Get life insurance, stat

If you get hit by a bus, will your partner be able to handle the financial commitment of the house on their own?


You need insurance.

I’m no insurance broker, but I can tell you what my partner and I are doing to handle our insurance needs. We looked at our future plans, our current income, and our house price. We picked an amount that would cover the house and a few years of our salary, and both got coverage for that amount, for a term that would see us through raising kids if we’re lucky enough to have them.

The one thing I will say as an absolute? Do not buy the mortgage life insurance that your bank offers you as an upsell. It’s a horrible deal since you’ll pay the same amount every month for a payout that declines as you pay off your mortgage.

Go get a term life insurance policy instead, and call it a day.

Make sure you’re both aligned on this as a life choice

Yeah, you thought the financial talks were detailed?

If you’re not married, you need to treat buying a house together as if it’s basically the same thing.

It’ll cost you thousands of dollars, and everyone will like it on Facebook. No drunk uncles, but like, otherwise pretty similar.

From a purely pragmatic standpoint, do not go into this without having discussed what your future will look like as a partnership.

  • Do you both want kids?
  • Would you prefer to have dogs instead?
  • Are you going to get married someday?
  • Do you both want to live in this place for a while?
  • Are you both committed to living in this city for a while?

Do not – I repeat, do not – end up selling your house in a year and a half because whoops, you forgot to have the kid talk before buying a place together and now you’re splitting up because you want them and they don’t, or because you bought a one-bedroom when you both want seven kids, yesterday.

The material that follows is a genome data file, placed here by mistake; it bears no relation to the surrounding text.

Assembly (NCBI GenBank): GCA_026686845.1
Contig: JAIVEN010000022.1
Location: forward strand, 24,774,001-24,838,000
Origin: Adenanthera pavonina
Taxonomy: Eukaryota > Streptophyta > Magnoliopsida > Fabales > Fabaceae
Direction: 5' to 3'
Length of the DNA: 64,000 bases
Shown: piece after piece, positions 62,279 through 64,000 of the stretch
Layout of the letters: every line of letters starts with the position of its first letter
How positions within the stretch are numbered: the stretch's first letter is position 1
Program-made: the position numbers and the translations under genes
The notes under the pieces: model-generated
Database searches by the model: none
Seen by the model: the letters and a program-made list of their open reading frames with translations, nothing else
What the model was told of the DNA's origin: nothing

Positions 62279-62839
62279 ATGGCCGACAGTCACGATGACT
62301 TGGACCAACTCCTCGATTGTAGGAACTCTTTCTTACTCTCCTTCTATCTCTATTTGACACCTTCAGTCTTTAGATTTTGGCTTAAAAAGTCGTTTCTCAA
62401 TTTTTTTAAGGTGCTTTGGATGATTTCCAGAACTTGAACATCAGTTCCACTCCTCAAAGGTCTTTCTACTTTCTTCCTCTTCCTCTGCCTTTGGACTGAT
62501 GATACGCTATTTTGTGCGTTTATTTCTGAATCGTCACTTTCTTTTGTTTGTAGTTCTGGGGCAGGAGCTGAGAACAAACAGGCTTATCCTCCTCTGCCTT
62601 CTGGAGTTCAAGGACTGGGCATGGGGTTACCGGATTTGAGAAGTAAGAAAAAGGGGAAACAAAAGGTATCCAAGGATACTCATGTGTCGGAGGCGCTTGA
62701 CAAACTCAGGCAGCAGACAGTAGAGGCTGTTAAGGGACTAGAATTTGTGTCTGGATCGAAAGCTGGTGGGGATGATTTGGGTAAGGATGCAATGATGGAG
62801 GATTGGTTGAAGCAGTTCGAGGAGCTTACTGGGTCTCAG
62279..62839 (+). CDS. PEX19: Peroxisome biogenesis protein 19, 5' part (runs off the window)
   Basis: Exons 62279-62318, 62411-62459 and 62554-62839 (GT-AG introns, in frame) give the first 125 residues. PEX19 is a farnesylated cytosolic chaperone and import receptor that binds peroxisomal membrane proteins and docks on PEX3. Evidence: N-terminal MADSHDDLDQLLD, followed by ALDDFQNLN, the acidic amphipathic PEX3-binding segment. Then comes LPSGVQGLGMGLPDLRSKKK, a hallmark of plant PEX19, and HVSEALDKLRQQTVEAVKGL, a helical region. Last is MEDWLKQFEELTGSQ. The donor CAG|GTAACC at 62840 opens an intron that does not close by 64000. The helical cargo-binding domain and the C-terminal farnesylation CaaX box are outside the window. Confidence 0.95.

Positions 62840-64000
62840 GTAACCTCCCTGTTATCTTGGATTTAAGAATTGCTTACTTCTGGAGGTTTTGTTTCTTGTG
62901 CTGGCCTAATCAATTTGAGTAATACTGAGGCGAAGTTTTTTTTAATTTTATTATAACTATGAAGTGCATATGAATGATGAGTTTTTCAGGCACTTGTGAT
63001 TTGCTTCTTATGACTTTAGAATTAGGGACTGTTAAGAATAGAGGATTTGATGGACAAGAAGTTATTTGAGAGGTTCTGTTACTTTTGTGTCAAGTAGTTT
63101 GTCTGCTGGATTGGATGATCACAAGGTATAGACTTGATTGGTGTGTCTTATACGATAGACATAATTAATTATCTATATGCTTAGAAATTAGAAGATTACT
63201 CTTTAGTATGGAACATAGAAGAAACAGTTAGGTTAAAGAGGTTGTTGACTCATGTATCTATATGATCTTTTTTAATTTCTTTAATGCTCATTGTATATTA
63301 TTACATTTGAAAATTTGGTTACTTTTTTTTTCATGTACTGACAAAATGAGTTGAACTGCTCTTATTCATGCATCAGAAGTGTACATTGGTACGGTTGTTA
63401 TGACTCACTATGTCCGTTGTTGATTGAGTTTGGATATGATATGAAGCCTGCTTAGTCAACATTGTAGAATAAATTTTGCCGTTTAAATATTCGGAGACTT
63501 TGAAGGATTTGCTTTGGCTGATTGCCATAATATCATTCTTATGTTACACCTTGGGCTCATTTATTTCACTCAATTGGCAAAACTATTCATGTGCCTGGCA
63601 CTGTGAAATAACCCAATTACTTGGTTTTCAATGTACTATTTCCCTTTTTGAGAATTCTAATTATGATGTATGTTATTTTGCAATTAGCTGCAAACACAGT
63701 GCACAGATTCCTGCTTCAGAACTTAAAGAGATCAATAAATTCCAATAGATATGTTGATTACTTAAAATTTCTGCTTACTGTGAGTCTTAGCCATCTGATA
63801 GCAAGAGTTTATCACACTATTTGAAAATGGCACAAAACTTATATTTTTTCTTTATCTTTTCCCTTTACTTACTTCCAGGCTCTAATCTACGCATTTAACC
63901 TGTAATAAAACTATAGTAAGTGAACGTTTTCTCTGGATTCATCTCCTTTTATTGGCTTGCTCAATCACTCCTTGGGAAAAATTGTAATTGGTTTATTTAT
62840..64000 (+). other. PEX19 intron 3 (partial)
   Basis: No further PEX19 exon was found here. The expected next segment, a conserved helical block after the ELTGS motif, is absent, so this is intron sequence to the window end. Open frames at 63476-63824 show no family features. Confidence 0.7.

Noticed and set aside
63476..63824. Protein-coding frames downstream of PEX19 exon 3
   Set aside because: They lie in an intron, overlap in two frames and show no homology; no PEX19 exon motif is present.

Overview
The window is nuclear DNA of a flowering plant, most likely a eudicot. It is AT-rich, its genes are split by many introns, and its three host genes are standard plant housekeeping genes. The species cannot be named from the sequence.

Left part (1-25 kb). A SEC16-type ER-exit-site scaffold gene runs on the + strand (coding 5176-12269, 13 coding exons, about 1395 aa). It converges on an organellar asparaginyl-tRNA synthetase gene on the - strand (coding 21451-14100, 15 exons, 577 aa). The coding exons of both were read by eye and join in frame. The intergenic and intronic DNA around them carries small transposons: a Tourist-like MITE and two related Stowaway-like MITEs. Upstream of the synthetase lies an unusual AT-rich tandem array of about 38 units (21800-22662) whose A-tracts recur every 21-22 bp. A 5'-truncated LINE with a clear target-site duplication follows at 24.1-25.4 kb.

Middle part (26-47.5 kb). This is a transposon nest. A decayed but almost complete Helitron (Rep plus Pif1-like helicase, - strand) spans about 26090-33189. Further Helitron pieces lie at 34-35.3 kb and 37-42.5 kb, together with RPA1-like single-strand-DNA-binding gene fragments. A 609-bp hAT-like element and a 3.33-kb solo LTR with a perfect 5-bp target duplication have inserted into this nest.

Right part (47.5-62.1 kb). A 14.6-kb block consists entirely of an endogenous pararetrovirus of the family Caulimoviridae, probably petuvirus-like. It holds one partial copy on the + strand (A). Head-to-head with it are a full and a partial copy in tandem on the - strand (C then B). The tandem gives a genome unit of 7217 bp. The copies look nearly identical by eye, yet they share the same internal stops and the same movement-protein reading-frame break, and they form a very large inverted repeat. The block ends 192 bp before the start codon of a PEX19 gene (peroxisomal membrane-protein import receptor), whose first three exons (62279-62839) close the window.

You will lose money on closing costs alone, and the logistics will be a nightmare.

Have the talk now.

Build a collaborative budget

A big part of buying a house together is building out a budget – current and future – that works for both of you.

Personally, we’ve benefitted greatly from friends who are a few years and a few steps ahead of us, so we’ve got all the heads-ups of what to expect and what curveballs to plan for. (One friend even sent me a Snap of her daycare invoice, which was probably the worst thing I’ve ever seen on Snapchat.)

We both knew we didn’t want to feel like we had no money to spend on fun every month, and we both knew we’d have to factor in a parental leave plan and a daycare-budget plan sometime in our future.

From those starting points, we worked backwards and built a budget that would allow us to handle our housing costs and other commitments and still have the flexibility to do those things.

Get clear on what you want to do and have in your life – and your budget – along with your partner. Making those numbers work will help keep you on track during your house search, and avoid getting sucked in by houses that are a bit outside your budget.

Assign “project managers” to different parts of the process

There’s a lot that goes into buying a house, and logistics are a big part of it.

  • Who’s in charge of finding a realtor and working directly with them?
  • Who’s going to figure out the mortgage stuff?
  • Who’s booking movers?
  • Who maintains the budget and keeps track of what you’re spending?
  • Who’s going to shop around for house insurance?

Take advantage of the fact that you’ve got a partner in this, and divvy up the work.

Make sure one of you has the ultimate responsibility for different parts of the process, and that you’re both clear on who’s doing what – so that you don’t end up with no way to move on the 1st of the month because “I thought you were booking the movers!”

Communication is your real secret weapon

No matter how prepared you are for the process, things will come up. You will run into issues, whether it’s a surprisingly low credit score or a debate about increasing your max purchase price juuuuust a bit.

If you’ve already been through the life talks, the money talks, and the budget talks, you and your partner should be well-practiced at handling tough conversations (a great perk, beyond just getting clear on the contents of those conversations.)

Oh and speaking of conversations, one more you should prepare for: Literally, every person you deal with during this process will ask you if you’re going to get married.

Yes, including your realtor. And your parents. And your home inspector. And your coworkers.

You’ve been warned.

Desirae Odjick Freelance Contributor

Desirae Odjick was formerly a freelance contributor to Money.ca. Odjick realized years ago that in order to afford the life she wanted, she'd have to get serious about money—but she wanted to get serious about it in a fun way. Since then, she's been writing about her personal finance journey in an approachable way, helping others demystify dense financial topics.